Ashcroft v. Iqbal, 556 U.S. 662, 678-79 (2009).

In his amended complaint, plaintiff stated his claim as follows:

The plaintiff, Mr. Giray C. Biyiklioglu, was arrested on April 27, 2012, and charged with federal wire fraud charges. While being held as a pre-trial detainee in the St. Tammany Parish Jail, Mr. Biyiklioglu suffered second degree battery at the hands of his fellow prisoner.
On or about August 2, 2013, Mr. Biyiklioglu requested help from Pot deputy Mr. Nico Paternostro that his cellmate Mr. Myron Saunders threatened to fight him unless Mr. Biyiklioglu move out from cell # A202. Pot deputy Mr. Paternostro informed Mr. Biyiklioglu and Mr. Saunders that upon consulting with Mr. David J. Horchar, who is his shift supervisor, he would not separate them unless they both agree to protective custody status. Although Mr. Biyiklioglu requested protective custody, Mr. Saunders rejected, and eventually no action was taken to protect Mr. Biyiklioglu.
On or about August 3, 2013, Mr. Saunders assaulted Mr. Biyiklioglu and broke his jaw and nose. Deputies removed Mr. Biyiklioglu from the cell and took him to the LSU hospital for emergency treatment.[8]

With respect to May, plaintiff then further alleged:

U.S. Marshal Genny May has municipal liability for disregarding the risk of substantial harm to Mr. Biyiklioglu by acting or failing to act despite her knowledge. Genny May had knowledge of Sheriffs custom or policy of confining federal inmates without classification and segregation. Substantial risk of inmate attacks was long standing, pervasive, well-documented, or expressly noted by prison officials in the past, and the circumstances suggest that Genny May had been exposed to information concerning the risk and thus must have known about it.[9]

After May filed the instant motion, plaintiff filed an opposition in which he "acknowledge[d] that under Iqbal, his pleading against Marshal Genny May is not supported with well pleaded factual allegations."[10] Therefore, he made the following additional allegations in his opposition:

1) The USMS has an Intergovernmental Agreement ("IGA") with the St. Tammany Parish Jail for the purpose of detaining persons charged with or convicted of violations of Federal law, or held as material witnesses or federal parole violators; 2) Pursuant to the IGA, the St. Tammany Parish Jail is to provide for secure custody, care, and safekeeping of federal prisoners in accordance with state and local laws, standards, policies, procedures, or court orders applicable to the operations of the facility; 3) Pursuant to the IGA, USMS performs periodic inspections of the facility concerning facility operations, conditions of confinement, and levels of services; 4) The assaults were long standing, pervasive, well-documented, or expressly noted at St. Tammany Parish Jail, and Marshal May had knowledge of prior assaults related to the classification and segregation of inmates at the jail; 5) Marshal May willfully blinded herself to violations of the IGA pertaining to classification and segregation of inmates; 6) Marshal May failed to monitor periodic inspections of the St. Tammany Parish Jail that she knew to be proceeding in violation of applicable contracts, policies, and standards, whose purpose she understood; 7) Marshal May was aware both of the violations of the IGA provision requiring to classify and segregate federal inmates, so that inmates with no propensity for violence cannot be confined with dangerous people in violation with state and local laws, standards, policies, procedures, or court orders applicable to the operations of the facility, and the provision's assault-preventing rationale; 8) As a result of the above violations, the Plaintiff, a non-violent inmate was placed in a housing unit with Mr. Saunders, a violent inmate, thus resulting in the assault.[11]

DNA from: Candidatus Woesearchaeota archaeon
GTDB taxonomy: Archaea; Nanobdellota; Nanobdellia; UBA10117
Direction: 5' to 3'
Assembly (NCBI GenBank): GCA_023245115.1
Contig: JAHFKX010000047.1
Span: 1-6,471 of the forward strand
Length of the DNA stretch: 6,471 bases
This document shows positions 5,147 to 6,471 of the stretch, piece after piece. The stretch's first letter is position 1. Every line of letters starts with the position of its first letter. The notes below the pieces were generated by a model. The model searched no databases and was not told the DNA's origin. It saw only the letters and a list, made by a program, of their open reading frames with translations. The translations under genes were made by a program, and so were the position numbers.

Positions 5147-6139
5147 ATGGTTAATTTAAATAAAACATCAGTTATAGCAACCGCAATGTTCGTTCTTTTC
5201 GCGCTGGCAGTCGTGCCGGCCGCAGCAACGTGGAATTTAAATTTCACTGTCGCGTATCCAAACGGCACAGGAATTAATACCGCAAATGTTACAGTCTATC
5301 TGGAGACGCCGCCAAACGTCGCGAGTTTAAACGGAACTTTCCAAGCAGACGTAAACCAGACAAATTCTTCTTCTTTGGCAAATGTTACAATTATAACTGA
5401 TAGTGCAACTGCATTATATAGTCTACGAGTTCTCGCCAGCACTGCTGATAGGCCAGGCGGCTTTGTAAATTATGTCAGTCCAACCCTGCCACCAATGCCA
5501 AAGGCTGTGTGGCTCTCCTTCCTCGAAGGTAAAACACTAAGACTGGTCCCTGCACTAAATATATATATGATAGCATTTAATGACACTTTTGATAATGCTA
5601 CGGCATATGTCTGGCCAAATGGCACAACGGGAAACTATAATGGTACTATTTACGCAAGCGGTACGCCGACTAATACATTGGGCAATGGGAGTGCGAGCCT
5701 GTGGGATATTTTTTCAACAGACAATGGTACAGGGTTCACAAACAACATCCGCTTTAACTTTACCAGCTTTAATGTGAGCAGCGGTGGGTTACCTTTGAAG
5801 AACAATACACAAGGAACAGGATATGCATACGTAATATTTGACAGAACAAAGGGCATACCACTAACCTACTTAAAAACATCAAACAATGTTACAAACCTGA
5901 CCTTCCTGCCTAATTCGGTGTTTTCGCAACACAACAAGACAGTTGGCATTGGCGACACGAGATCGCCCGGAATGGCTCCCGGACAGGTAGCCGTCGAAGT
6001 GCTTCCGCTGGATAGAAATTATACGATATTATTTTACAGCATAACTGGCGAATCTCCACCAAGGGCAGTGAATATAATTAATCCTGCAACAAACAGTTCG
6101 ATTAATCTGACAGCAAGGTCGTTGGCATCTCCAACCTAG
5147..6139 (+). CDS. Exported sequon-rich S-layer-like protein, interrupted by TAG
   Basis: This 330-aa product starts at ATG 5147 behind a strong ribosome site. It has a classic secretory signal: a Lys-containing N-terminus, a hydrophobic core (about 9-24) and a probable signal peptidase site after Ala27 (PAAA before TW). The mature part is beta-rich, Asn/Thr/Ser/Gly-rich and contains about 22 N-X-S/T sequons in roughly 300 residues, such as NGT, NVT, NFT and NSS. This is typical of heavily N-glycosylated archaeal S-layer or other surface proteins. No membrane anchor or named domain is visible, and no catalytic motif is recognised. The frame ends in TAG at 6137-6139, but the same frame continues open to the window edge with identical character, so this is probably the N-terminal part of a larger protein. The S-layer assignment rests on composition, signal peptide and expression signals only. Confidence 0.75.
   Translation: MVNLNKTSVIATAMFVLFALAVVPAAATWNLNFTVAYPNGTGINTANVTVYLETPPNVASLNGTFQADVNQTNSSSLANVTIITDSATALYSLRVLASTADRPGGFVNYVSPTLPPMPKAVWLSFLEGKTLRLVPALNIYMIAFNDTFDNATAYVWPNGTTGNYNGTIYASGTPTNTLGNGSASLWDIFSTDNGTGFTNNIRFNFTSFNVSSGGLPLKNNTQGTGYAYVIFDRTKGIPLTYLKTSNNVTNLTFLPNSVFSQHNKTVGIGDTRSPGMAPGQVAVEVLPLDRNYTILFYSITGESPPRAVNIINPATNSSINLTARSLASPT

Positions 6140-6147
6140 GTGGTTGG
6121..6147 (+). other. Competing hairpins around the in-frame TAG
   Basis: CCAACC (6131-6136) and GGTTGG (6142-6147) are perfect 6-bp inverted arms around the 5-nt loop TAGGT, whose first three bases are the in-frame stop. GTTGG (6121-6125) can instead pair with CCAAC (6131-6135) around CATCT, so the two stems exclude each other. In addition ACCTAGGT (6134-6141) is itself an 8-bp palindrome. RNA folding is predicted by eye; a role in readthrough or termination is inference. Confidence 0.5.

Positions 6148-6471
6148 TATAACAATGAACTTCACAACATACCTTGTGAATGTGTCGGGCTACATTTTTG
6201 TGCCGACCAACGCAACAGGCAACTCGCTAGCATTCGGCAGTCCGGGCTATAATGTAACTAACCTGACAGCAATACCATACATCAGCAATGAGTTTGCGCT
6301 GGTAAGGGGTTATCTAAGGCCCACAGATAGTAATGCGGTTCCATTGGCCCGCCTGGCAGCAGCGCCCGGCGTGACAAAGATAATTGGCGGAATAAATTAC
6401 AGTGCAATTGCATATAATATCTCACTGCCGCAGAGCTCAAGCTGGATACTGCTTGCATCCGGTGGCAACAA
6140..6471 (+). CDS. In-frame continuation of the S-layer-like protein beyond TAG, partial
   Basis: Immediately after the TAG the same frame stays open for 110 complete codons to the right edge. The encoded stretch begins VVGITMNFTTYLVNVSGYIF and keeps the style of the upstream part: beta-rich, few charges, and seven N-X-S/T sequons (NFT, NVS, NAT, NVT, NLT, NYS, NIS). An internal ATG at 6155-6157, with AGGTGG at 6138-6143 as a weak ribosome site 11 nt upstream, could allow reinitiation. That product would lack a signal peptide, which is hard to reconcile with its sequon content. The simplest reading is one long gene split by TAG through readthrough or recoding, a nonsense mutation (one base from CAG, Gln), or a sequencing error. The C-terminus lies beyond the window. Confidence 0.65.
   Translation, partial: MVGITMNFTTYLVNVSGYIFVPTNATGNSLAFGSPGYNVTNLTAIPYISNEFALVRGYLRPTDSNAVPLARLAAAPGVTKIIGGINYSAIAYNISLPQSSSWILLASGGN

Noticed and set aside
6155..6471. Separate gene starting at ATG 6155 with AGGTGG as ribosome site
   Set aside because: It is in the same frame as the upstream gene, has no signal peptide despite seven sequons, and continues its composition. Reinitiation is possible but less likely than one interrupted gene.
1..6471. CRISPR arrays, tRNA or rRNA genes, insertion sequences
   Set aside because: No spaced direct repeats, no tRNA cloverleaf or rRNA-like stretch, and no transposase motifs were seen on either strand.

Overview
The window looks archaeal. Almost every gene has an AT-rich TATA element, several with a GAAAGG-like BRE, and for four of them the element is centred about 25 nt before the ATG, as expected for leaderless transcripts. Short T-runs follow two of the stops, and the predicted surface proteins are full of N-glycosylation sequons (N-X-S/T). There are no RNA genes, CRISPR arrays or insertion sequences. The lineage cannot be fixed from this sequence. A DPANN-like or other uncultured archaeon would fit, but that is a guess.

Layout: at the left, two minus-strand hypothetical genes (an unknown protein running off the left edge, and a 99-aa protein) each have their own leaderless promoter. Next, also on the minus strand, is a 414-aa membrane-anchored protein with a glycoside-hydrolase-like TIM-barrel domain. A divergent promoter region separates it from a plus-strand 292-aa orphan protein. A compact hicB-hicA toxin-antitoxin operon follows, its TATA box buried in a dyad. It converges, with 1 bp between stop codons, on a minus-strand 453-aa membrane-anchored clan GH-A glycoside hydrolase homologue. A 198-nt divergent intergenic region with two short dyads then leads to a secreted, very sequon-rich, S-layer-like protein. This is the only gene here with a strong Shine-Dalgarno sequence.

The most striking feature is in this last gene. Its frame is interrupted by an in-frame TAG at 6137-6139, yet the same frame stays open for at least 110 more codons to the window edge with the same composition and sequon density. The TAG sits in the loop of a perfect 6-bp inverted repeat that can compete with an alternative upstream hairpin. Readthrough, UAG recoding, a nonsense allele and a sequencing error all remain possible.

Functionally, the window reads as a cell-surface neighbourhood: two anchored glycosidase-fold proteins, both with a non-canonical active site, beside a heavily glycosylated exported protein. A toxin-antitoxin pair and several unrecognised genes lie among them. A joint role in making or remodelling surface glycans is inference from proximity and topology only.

May filed a reply to plaintiff's opposition, arguing that, even if these additional allegations are considered, they are still insufficient to comply with Iqbal.[12] Plaintiff then filed a sur-reply in which he begged to differ, opining that his additional allegations are analogous to ones found sufficient by the United States Fifth Circuit Court of Appeals in Doe v. Robertson, 751 F.3d 383 (5th Cir. 2014).[13] For the following reasons, the undersigned disagrees.

In Robertson, the female plaintiffs were sexually assaulted by Donald Dunn, a male transportation officer, who transported them from an immigration detention center. In violation of an Intergovernmental Service Agreement ("Service Agreement"), Dunn had transported the plaintiffs alone without a female officer present. Based on that incident, the plaintiffs claimed a violation of their Fifth Amendment due process right to be free from deliberate indifference to a substantial risk of serious harm. They sued, inter alia, George Robertson and Jose Rosado, federal officials responsible for the monitoring and administration of the Service Agreement, alleging that the defendants "knew of violations of a contractual provision requiring that transported detainees be escorted by at least one officer of the same gender, and that the officials understood the provision aimed to prevent sexual assault." Id. at 385. When the defendants thereafter appealed the denial of their motion to dismiss, the United States Fifth Circuit Court of Appeals explained: